Unmatched US President – Woodrow Wilson

Thomas Woodrow Wilson (December 28, 1856 – February 3, 1924) was an American politician and educator. He served as the 28th President of the United States from 1913 to 1921. Wilson, a member of the Democratic Party, served as president of Princeton University. He was also the 34th Governor of New Jersey before winning the 1912 presidential election. As president, Wilson led the United States to World War I in 1917.

He was a leading architect of the League of Nations. His progressive stance on foreign policy became known as Wilsonism. U.S. Scholars on the top tier of leaders generally rate Wilson. However he was criticized for supporting racial segregation and white supremacy.

In 1832, Wilson became the first Democrat leader to win for the second time in a row after Andrew Jackson. Vice President Thomas R. Marshal John c. He also became the first vice president of any party to be elected for the second time after Calhoun.

Youth and education

Wilson first went to Davidson (NC) College, but dropped out a year later. He eventually graduated from New Jersey College in 1879 (later became Princeton University) and then studied law for one year at the University of Virginia in 1879-80 and was admitted to the Georgia Bar in 1882, but legal practice did not suit his interests.

Wilson entered The Johns Hopkins University in 1883 to study government and history. In Johns Hopkins, he wrote The Government of Congress, published in 1885. That book, National U.S. He is still revered today as a researcher on legislation in government, which was accepted as his dissertation, and he received his Ph.D. The following year he graduated from Johns Hopkins. Wilson is the only Ph.D.

Wilson taught at Brainmoor College, near Philadelphia, and later at Wesleyan University in Middletown, Connecticut. In 1890 he became professor of justice and political economics at Princeton University. He wrote nine books and was a prolific writer. The trustees of Princeton University appointed him president in 1902.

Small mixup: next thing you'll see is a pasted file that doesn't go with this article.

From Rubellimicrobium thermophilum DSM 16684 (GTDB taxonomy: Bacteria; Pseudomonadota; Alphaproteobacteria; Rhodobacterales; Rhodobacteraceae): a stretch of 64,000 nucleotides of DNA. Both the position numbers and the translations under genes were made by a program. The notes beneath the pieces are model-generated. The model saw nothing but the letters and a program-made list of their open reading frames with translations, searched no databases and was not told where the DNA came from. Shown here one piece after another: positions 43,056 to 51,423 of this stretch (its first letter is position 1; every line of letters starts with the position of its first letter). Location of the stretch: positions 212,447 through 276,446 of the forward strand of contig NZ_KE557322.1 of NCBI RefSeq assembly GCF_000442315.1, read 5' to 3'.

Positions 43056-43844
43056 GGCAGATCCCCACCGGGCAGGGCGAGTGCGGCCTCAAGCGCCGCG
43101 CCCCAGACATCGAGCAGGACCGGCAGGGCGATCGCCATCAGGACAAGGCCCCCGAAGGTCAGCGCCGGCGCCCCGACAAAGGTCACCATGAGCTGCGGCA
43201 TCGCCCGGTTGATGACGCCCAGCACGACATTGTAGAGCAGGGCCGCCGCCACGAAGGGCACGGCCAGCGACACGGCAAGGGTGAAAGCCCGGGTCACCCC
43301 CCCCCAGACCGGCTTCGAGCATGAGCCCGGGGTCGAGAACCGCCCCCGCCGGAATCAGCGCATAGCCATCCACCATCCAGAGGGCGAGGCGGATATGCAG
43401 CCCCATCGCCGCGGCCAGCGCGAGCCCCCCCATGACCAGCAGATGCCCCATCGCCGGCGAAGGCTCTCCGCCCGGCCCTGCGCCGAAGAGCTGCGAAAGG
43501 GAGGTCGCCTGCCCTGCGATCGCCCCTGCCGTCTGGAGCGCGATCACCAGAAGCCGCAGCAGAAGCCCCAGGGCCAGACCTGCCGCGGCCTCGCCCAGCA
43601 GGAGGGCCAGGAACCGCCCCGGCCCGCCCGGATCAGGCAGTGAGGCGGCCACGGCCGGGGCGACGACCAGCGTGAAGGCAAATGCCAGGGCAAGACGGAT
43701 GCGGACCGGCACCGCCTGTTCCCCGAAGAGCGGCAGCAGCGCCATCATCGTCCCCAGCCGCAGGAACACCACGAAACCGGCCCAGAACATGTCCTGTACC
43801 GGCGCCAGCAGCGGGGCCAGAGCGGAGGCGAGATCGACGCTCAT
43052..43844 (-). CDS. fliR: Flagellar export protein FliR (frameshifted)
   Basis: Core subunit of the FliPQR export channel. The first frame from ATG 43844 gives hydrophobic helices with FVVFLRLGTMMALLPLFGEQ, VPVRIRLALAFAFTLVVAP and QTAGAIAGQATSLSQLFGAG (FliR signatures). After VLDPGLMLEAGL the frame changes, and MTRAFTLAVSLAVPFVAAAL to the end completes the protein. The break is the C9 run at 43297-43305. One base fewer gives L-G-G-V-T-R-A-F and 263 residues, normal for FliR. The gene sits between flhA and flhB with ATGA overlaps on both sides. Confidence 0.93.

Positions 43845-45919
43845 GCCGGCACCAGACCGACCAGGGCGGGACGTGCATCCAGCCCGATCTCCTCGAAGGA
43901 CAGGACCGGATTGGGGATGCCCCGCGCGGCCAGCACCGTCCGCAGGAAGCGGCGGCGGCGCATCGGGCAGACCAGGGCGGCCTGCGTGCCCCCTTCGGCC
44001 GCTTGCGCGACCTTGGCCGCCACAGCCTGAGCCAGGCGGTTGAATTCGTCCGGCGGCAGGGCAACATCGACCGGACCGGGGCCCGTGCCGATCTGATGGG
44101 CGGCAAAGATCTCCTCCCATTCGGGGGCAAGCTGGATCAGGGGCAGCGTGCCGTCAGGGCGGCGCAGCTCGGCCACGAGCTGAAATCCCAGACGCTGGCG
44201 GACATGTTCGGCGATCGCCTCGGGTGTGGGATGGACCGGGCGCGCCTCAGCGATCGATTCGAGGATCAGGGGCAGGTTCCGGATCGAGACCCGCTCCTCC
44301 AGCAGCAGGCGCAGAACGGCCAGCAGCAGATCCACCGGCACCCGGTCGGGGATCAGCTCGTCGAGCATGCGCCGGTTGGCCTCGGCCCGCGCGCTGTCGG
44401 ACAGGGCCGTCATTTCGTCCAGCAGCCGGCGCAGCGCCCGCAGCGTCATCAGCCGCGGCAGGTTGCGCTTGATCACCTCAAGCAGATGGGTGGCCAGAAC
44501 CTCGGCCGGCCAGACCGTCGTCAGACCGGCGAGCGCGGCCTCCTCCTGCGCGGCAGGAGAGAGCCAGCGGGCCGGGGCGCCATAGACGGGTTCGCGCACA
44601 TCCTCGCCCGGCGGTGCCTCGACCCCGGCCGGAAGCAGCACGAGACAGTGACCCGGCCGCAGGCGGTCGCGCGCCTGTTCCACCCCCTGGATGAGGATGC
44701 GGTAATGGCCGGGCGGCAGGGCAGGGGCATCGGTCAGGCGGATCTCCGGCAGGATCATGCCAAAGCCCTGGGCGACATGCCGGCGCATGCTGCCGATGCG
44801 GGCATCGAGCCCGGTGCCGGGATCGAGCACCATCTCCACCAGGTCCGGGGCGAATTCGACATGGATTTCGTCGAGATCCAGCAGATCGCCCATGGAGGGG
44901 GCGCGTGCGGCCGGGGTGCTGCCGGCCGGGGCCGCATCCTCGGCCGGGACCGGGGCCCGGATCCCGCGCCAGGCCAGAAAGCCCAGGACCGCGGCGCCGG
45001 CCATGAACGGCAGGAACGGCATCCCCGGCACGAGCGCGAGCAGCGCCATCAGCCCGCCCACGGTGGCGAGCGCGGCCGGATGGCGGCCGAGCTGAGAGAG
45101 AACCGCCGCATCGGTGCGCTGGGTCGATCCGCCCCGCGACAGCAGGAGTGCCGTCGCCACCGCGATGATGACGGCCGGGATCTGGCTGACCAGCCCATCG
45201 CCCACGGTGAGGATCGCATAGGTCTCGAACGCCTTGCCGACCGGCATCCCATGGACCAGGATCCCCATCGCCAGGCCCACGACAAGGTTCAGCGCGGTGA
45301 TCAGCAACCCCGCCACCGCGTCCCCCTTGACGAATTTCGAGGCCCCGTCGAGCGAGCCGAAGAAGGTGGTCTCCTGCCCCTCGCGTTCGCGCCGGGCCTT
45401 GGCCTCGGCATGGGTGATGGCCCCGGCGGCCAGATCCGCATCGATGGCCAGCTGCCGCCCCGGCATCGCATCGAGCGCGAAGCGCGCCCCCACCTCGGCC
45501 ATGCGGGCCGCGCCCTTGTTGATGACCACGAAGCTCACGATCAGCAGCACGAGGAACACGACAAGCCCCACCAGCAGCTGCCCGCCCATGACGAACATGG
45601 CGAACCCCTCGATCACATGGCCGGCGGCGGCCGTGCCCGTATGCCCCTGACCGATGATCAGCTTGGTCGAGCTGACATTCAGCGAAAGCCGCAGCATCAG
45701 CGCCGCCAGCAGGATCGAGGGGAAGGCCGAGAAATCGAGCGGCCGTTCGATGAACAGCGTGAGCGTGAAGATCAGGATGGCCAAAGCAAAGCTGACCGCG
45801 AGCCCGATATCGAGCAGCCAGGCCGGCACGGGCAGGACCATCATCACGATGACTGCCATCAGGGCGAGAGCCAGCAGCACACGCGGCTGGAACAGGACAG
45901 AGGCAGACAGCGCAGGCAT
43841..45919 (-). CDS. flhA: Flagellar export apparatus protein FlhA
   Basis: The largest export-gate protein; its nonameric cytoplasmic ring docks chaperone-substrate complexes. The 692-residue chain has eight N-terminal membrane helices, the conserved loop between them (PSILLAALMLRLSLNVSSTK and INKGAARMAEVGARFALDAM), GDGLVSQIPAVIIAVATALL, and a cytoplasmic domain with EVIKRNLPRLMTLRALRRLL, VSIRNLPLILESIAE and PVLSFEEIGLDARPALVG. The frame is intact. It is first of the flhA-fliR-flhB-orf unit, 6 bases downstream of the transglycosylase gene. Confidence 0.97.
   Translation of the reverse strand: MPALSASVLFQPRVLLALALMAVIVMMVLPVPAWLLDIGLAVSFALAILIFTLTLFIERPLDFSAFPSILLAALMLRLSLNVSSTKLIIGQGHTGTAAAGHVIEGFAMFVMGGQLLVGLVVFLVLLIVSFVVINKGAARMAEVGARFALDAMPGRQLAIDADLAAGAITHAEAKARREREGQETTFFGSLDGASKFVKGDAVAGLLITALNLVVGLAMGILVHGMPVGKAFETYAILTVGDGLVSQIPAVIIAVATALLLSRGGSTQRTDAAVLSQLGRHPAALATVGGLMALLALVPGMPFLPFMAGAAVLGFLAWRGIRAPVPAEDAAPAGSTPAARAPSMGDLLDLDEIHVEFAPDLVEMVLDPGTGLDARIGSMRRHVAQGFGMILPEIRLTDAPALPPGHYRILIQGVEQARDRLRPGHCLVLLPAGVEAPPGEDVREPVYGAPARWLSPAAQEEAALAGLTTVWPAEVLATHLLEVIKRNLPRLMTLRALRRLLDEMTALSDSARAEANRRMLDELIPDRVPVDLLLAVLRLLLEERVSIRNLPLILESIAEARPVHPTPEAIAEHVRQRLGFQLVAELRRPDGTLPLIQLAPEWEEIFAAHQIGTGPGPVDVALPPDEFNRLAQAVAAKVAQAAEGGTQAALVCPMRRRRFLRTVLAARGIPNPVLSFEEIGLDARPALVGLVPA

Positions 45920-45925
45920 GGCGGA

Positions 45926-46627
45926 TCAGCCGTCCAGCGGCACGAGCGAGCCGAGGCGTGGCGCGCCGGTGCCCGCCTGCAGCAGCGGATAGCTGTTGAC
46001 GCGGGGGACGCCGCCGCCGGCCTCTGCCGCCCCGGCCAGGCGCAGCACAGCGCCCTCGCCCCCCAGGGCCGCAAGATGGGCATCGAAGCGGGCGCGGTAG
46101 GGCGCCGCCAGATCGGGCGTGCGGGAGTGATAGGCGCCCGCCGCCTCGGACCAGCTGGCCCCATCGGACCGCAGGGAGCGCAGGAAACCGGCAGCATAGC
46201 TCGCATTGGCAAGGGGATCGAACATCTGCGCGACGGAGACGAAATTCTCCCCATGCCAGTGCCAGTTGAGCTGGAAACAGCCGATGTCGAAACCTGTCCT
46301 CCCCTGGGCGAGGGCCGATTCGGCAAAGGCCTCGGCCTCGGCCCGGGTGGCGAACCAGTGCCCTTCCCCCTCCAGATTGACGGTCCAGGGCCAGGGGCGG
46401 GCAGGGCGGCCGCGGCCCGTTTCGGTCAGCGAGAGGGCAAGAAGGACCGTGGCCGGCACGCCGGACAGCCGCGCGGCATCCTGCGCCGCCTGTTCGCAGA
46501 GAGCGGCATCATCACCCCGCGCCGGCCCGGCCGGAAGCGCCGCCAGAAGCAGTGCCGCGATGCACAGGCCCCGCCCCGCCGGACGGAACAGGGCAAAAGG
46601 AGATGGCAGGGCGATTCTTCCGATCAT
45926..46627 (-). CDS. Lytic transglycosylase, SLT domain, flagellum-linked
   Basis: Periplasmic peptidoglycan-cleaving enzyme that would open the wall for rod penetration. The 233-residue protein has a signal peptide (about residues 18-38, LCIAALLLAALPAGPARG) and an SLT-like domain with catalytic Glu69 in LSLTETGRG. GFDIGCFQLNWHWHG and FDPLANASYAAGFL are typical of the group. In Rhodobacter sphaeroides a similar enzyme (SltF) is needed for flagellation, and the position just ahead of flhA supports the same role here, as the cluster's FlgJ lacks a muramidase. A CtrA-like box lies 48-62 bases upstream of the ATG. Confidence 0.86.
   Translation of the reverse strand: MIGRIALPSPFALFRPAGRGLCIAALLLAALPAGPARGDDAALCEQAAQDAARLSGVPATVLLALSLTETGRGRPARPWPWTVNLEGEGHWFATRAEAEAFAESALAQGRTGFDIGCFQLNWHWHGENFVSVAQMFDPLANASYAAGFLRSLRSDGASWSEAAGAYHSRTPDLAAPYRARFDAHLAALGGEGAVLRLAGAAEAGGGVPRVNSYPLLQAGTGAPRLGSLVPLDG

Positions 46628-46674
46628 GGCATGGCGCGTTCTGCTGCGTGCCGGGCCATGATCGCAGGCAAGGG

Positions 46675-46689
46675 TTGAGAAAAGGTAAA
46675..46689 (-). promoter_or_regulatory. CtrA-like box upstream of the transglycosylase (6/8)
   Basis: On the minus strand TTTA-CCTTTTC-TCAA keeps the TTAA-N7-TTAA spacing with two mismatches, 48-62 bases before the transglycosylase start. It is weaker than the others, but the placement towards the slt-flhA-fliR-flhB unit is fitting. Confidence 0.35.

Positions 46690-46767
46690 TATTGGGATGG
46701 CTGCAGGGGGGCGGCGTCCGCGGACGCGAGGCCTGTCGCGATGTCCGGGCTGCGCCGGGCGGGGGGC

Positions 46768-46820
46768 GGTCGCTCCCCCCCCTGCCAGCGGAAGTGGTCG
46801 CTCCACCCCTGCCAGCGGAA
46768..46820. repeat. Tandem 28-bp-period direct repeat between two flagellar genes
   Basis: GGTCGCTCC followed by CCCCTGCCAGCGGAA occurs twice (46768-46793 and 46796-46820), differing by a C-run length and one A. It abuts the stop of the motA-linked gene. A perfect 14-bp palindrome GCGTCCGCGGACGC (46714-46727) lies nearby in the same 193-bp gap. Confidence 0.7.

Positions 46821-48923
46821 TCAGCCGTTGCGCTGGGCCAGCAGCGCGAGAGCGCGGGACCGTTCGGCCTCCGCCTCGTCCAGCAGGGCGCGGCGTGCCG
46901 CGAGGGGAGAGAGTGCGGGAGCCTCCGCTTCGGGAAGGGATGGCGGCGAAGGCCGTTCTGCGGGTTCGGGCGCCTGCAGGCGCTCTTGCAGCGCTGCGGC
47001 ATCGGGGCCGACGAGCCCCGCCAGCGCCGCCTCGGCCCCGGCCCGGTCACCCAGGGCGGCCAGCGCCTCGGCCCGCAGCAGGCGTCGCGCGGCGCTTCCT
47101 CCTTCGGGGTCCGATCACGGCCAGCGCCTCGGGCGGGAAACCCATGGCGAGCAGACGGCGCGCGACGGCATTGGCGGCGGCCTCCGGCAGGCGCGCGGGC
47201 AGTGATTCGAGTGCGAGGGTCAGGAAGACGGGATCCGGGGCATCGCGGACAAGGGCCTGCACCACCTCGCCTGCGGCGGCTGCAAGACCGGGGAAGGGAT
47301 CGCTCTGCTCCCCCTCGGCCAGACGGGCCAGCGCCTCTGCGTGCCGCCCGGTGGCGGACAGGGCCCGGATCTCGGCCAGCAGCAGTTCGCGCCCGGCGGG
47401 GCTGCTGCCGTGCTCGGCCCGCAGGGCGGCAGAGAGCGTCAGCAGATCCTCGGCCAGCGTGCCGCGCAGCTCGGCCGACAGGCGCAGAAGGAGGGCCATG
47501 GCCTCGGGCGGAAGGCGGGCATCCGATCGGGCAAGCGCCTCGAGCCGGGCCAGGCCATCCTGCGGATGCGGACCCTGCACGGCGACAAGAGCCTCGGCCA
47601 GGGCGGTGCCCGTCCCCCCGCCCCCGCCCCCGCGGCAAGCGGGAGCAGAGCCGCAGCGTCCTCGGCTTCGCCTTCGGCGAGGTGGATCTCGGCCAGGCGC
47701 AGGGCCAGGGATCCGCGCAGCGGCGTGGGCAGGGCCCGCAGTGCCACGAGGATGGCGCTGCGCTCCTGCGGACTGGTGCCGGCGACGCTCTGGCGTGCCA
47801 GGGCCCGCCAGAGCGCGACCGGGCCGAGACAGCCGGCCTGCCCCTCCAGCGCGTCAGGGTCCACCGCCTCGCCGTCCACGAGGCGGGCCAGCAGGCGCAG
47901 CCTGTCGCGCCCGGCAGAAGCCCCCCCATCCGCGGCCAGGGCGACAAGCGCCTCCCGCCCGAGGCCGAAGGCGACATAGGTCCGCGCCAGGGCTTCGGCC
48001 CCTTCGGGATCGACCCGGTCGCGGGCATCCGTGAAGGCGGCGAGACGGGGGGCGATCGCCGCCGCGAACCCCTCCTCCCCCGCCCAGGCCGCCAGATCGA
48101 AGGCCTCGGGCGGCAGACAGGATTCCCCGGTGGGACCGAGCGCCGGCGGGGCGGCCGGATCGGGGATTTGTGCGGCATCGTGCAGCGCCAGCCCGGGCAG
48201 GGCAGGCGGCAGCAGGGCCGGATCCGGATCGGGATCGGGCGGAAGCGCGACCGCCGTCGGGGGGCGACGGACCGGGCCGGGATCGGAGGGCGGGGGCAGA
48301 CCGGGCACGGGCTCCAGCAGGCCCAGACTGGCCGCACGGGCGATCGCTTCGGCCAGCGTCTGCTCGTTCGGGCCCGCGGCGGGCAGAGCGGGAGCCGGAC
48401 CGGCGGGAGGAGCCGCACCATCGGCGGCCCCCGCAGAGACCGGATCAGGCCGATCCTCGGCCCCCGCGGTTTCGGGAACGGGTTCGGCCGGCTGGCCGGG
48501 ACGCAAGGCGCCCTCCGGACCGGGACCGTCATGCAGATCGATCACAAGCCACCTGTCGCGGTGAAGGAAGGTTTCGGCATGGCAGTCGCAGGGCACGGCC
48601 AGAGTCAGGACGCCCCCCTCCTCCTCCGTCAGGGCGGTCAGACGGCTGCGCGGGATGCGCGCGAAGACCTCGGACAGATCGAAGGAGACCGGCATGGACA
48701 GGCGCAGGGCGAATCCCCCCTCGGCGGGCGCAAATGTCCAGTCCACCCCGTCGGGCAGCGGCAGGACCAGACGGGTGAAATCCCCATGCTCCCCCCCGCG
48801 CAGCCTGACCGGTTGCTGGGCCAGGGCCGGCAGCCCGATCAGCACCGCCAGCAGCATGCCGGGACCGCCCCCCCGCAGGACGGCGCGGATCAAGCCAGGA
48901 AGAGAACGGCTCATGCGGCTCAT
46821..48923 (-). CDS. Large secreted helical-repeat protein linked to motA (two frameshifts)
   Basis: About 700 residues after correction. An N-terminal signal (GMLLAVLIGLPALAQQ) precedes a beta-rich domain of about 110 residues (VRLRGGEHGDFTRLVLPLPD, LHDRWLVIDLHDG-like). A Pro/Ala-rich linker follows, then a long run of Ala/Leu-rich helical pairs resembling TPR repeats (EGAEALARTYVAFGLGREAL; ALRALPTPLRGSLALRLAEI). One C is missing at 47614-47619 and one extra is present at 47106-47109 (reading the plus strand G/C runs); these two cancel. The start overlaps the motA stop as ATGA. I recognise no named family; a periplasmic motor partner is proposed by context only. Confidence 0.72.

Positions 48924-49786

Wilson ran in the 1912 presidential election and won the Democratic seat. Wilson campaigned on a “new freedom” platform. It promised banking, customs and business reform, while at the same time promoting respect for personal freedoms and the private sector.

First World War

On April 2, 1917, President Woodrow Wilson appeared before a joint sitting of Congress and demanded a declaration of war against Germany. Wilson cited Germany’s pledge to stop uncontrolled submarine warfare in the North Atlantic and Mediterranean. He also cited efforts to involve Mexico in an alliance with the United States as reasons for declaring war. On April 4, 1917, U.S. The Senate voted in favor of declaring war on Germany. Two days later the council agreed. The United States then declared war on the German ally Austria-Hungary on December 7, 1917.

The resumption of submarine attacks on German passenger and merchant ships in 1917 was the primary impetus behind Wilson’s decision to take the United States to World War I.

Following the sinking of the unarmed French boat Sussex on the English Channel in March 1916, Wilson threatened to sever diplomatic relations with Germany if the German government did not allow the crew of enemy merchant ships to drop their ships before any attack, except to attack. On May 4, 1916, the German government called these terms and conditions the “Sussex Pledge.”

Awards and Honors

Nobel Peace Prize – 1919.

The Woodrow Wilson Award for Public Service(Honor).

Woodrow Wilson Award for Corporate Citizenship(Honor).

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